Manuel Zimmer wanted to make money quickly and easy. His idea: an online shop for Daterape drugs and anabolic steroids – order by mouse click, payment in advance. Under a false name, the 28y old trainee from the Rhine circle Neuss in North Rhine-Westphalia registered several Domains using a fake identity, went online and had success: 286 customers ordered with him.

However, they never got the goods!

Cashing out is what got the scammer caught!

That was also part of the plan. In fact, the promised products did not even exist, Manuel Zimmer simply cashed in. And his presumably most important recipe for success was that he could assume that his customers would certainly not call the police. Who orders Daterape Drugs or steroids and tells others about it? Thats why, Zimmer managed to scam his „customers“ out of 35,000 euros within four months.

Why Online Frau is hard to detect

But even when his fraud was discovered, the investigators needed weeks to identify the man behind the ominous business model. With wise foresight, Zimmer had had his customers deposit money into an account that did not belong to him. A trick that has become widespread on the Internet – and is posing major problems for banks, prosecutors and the police.

In the depths of the Internet, in the web forums of the “underground economy“, a lively trade with so-called bank drops, or BD for short, has been flourishing for some time. These are bank accounts that are opened under false names. They are used by criminals above all for identity fraud in online trading.

“The perpetrators usually use forged ID documents,” says Georg Ungefuk of the Central Agency against Cybercrime (ZIT) in Giessen. The public prosecutor is currently conducting several investigations into illegal accounts.

As a rule, bank identity fraud through drops only work within a limited period of time: until the scam is discovered,” he says. But the criminals deliberately take this risk. For their next crooked deal, they simply use a new falsified identity.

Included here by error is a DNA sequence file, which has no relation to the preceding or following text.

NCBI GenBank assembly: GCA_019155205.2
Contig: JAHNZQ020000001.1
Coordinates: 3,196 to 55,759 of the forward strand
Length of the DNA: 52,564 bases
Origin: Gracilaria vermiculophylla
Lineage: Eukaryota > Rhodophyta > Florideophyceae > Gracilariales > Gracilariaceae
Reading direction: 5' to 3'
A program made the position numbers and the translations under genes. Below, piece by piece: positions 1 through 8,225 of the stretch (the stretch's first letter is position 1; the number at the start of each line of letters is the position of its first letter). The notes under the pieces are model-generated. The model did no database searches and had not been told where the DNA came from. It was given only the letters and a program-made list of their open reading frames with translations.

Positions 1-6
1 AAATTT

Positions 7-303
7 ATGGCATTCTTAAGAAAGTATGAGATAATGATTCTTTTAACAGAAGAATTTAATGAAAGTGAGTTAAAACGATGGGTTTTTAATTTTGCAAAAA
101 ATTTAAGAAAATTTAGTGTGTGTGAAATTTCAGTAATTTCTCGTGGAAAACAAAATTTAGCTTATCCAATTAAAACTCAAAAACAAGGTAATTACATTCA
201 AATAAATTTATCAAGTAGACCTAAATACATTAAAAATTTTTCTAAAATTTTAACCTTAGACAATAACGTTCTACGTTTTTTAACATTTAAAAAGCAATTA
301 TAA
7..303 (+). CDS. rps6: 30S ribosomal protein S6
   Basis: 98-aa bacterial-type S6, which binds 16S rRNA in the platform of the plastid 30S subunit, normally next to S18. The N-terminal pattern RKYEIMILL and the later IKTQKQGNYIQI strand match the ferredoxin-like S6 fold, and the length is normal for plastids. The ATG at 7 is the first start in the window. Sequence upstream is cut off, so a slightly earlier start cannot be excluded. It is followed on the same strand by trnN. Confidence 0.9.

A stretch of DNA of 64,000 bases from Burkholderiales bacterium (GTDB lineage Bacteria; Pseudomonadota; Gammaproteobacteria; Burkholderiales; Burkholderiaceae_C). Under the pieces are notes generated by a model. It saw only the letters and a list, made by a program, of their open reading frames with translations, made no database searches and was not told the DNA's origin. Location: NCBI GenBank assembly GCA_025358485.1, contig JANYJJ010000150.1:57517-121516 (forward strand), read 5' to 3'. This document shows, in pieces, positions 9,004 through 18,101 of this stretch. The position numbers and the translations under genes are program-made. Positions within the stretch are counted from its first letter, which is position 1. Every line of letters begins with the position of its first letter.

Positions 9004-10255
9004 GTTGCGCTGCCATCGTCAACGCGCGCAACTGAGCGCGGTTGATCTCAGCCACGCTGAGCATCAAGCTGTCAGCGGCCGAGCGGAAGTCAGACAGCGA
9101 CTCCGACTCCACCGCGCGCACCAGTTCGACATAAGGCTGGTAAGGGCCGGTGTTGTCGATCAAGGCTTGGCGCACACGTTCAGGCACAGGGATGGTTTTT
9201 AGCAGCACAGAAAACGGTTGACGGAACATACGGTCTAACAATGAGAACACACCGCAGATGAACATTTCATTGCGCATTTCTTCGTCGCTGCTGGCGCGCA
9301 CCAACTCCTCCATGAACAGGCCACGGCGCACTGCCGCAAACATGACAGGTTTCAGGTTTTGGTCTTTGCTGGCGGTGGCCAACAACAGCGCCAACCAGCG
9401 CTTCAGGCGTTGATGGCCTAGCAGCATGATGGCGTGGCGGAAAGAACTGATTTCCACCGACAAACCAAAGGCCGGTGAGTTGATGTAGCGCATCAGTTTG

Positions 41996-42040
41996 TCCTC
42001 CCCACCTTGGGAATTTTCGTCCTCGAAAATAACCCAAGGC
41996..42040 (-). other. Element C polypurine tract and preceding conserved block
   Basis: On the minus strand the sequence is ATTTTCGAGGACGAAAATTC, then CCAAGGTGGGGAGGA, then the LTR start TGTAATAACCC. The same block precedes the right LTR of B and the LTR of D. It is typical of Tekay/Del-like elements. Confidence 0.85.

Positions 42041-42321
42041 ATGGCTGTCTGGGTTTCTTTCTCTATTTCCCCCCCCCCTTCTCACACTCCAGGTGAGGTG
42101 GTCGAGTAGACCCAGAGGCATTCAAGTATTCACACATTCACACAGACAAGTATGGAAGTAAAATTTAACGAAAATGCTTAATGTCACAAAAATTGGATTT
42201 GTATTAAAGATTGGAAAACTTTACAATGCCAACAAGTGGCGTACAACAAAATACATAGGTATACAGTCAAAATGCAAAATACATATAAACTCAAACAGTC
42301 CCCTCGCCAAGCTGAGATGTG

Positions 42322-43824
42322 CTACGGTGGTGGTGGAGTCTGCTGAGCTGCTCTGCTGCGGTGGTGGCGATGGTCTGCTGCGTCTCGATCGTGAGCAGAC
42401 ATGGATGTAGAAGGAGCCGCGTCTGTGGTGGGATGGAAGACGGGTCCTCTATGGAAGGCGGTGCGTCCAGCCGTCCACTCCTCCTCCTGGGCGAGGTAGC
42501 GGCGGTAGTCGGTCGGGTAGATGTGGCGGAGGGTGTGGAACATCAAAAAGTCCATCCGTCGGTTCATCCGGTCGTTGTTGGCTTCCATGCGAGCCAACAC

For a long time, German banks thought they were safe when it came to verifying customers’ credibility when opening accounts. In Germany, for example, there is a strict identification law in place – unlike in Great Britain, where an electricity bill is sufficient to identify you as a potential account holder. But it’s now clear that this precautionary measure is of little use either: “If counterfeiters even make bank notes, it’s clear that they won’t stop when it comes to IDs,” says a legal expert from the banking sector.

Keynote “Cybercrime” (german language)

In principle, a fake passport can be used to open an account with a fictitious name in any bank branch. Even direct banks, where Deutsche Post verifies the account with its PostIdent procedure, are quickly tricked into using fake IDs. In individual cases, reports Ungefuk, even employees of the verification services have been bribed or have participated in the identity fraud in return. “It’s a stroke of luck for the criminals to find someone to unlock their accounts.”

German Identification Law: Strict, but not strict enough?!

Representatives of the industry affirm that it is hardly possible to really prevent such illegal accounts. “When opening an account, banks and savings banks must comply with the strict requirements of the Money Laundering Act and check personal details on the basis of a valid ID document,” according to a statement by the German credit industry, the umbrella association of banks and savings banks. The employees would also be trained accordingly. But even if all precautionary measures were taken, fraudulent account opening could not be completely ruled out.

Actually the topic is an unpleasant one for the banks. According to the Money Laundering Act, banks are obliged to check every new customer. If they allow themselves to be deceived, there is a risk of trouble with BaFin.

How did Zimmer get caught?

Naturally, it is risky to withdraw cash from ghost accounts at ATMs or bank counters. If the fraud is discovered, it would be possible, for example, to use surveillance camera recordings to find at least the person who picked up the money.

The moment the money is withdrawn is therefore often decisive for the investigators when they try to convict the perpetrators. Manuel Zimmer and his accomplices were also finally handcuffed. The two bank drop dealers, who had also provided the “cash-out” service, each received two years in prison on probation. Zimmer himself was arrested in May 2014 and spent months in pre-trial custody. He is still under investigation.